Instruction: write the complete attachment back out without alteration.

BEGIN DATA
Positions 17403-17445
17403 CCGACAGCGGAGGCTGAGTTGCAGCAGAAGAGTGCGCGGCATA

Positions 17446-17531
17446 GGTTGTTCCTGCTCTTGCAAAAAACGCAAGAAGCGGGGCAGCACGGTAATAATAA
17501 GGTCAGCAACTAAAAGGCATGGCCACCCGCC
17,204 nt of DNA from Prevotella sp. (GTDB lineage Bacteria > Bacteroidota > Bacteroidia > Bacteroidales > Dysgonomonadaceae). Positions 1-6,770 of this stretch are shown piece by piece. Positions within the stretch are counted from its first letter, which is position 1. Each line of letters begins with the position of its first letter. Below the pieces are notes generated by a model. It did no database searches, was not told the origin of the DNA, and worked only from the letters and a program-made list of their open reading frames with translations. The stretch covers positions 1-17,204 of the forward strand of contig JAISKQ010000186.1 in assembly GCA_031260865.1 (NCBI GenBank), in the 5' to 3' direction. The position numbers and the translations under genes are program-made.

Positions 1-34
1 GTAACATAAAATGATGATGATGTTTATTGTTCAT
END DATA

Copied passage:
Positions 17403-17445
17403 CCGACAGCGGAGGCTGAGTTGCAGCAGAAGAGTGCGCGGCATA

Positions 17446-17531
17446 GGTTGTTCCTGCTCTTGCAAAAAACGCAAGAAGCGGGGCAGCACGGTAATAATAA
17501 GGTCAGCAACTAAAAGGCATGGCCACCCGCC
17,204 nt of DNA from Prevotella sp. (GTDB lineage Bacteria > Bacteroidota > Bacteroidia > Bacteroidales > Dysgonomonadaceae). Positions 1-6,770 of this stretch are shown piece by piece. Positions within the stretch are counted from its first letter, which is position 1. Each line of letters begins with the position of its first letter. Below the pieces are notes generated by a model. It did no database searches, was not told the origin of the DNA, and worked only from the letters and a program-made list of their open reading frames with translations. The stretch covers positions 1-17,204 of the forward strand of contig JAISKQ010000186.1 in assembly GCA_031260865.1 (NCBI GenBank), in the 5' to 3' direction. The position numbers and the translations under genes are program-made.

Positions 1-34
1 GTAACATAAAATGATGATGATGTTTATTGTTCAT